Malaysia - Topography
Four-fifths of Peninsular Malaysia is covered by rainforest and swamp. The northern regions are divided by a series of mountain ranges that rise abruptly from the wide, flat coastal plains. The highest peaks, Gunong Tahan (2,190 m/7,185 ft) and Gunong Korbu (2,183 m/7,162 ft), are in the north central region. The main watershed follows a mountain range about 80 km (50 mi) inland, roughly parallel to the west coast. The rivers flowing to the east, south, and west of this range are swift and have cut some deep gorges, but on reaching the coastal plains they become sluggish. The western coastal plain contains most of the country's population and the main seaports, George Town (on the offshore Pulau Pinang) and Kelang (formerly Port Swettenham). The eastern coastal plain is mostly jungle and lightly settled. It is subject to heavy storms from the South China Sea and lacks natural harbors.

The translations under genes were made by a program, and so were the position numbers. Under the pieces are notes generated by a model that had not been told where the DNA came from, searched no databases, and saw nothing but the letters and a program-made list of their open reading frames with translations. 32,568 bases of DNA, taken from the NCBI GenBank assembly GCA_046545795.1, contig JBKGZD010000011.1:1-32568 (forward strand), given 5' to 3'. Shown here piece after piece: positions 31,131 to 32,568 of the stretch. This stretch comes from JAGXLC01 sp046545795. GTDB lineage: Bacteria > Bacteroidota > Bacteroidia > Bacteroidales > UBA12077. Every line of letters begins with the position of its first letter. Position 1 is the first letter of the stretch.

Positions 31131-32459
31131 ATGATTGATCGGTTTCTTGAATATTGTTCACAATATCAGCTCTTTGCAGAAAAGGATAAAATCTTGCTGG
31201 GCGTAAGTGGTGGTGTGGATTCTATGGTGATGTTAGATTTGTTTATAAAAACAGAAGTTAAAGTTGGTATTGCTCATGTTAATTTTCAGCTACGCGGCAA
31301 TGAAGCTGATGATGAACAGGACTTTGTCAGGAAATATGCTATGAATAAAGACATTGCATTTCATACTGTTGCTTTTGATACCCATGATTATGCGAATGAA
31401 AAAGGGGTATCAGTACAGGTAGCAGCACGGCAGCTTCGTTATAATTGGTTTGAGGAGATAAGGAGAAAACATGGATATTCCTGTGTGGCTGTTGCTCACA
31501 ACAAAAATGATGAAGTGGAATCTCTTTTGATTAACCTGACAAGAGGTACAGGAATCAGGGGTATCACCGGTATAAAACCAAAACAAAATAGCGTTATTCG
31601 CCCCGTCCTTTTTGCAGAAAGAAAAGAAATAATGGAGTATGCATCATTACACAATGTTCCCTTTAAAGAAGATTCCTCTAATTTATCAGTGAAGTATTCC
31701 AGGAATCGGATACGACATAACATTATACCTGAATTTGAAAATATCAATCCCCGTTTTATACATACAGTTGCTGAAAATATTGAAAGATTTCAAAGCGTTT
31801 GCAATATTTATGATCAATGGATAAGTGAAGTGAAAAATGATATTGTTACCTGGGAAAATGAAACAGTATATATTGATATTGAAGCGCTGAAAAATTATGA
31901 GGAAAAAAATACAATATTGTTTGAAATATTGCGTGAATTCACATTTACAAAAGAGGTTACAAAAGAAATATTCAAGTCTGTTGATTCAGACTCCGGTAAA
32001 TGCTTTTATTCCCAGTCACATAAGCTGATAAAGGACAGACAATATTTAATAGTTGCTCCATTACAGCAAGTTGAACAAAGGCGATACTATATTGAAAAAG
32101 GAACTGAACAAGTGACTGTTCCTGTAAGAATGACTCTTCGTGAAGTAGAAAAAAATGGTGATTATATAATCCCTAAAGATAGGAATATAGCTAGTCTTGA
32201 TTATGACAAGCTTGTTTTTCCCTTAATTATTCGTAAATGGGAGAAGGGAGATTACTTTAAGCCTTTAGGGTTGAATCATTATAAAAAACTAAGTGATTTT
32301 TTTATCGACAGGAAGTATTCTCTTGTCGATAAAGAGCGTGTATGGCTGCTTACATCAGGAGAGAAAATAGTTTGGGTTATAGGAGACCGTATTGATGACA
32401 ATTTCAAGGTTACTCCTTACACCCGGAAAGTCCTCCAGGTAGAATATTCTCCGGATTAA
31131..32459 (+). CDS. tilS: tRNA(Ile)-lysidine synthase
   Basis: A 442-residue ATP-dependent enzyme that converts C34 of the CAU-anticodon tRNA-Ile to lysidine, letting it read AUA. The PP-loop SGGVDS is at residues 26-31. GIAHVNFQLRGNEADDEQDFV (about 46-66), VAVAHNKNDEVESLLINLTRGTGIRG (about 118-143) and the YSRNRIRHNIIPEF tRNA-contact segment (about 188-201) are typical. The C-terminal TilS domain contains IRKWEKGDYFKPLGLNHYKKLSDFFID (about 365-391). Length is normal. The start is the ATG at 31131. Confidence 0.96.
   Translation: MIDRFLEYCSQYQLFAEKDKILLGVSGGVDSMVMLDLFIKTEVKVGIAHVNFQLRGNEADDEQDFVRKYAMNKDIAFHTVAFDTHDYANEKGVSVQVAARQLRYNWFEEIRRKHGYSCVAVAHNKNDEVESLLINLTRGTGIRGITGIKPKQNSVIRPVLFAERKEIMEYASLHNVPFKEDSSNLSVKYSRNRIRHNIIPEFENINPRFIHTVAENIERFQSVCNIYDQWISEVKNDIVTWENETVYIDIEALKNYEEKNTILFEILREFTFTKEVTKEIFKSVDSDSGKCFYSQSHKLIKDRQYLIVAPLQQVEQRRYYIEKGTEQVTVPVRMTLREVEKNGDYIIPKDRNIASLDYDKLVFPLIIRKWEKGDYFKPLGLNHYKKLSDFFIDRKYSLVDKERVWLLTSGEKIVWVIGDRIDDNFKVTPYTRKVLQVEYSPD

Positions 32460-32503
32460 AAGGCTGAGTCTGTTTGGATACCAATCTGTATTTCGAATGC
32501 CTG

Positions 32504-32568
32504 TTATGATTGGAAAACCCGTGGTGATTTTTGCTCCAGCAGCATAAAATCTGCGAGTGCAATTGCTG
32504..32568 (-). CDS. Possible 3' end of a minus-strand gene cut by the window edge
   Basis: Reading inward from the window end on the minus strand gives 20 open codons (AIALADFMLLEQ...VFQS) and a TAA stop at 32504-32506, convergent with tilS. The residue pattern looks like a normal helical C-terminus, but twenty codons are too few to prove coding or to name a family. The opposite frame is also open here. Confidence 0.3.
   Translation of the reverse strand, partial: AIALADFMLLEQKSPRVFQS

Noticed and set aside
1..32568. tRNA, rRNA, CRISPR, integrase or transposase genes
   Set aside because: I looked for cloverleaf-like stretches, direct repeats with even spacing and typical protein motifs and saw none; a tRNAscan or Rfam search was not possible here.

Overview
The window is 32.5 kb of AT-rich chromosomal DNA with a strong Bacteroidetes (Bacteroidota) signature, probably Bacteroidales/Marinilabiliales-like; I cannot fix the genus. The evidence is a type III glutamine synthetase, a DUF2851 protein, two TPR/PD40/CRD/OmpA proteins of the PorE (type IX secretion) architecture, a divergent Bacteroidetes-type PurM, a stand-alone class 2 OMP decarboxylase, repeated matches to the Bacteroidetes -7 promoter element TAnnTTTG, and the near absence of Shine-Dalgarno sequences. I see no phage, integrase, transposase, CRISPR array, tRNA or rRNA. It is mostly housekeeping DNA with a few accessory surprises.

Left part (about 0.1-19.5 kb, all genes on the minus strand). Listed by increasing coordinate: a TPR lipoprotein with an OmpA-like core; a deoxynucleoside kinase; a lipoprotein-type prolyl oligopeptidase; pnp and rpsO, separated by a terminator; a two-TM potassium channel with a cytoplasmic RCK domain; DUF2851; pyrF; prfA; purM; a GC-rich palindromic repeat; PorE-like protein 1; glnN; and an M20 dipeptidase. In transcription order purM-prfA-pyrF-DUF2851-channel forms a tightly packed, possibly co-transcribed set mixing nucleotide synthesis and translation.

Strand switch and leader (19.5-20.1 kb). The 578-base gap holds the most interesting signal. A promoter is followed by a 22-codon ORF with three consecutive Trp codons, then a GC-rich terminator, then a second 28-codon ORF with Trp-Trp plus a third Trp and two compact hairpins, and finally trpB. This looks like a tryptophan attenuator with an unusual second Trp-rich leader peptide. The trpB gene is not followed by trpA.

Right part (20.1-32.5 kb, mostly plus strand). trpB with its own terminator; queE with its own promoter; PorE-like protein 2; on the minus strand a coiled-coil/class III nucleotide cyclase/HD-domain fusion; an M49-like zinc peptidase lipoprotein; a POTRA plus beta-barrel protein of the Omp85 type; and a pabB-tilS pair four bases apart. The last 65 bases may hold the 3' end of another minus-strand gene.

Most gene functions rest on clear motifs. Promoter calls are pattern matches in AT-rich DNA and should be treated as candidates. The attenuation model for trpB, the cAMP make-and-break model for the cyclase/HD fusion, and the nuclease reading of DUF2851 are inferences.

Sarawak consists of an alluvial and swampy coastal plain, an area of rolling country interspersed with mountain ranges, and a mountainous interior. Rain forests cover the greater part of Sarawak. Many of the rivers are navigable. Sabah is split in two by the Crocker Mountains, which extend north and south some 48 km (30 mi) inland from the west coast, rising to over 4,100 m (13,450 ft) at Mt. Kinabalu, the highest point in Malaysia. Most of the interior is covered with tropical forest, while the western coastal area consists of alluvial flats making up the main rubber and rice land.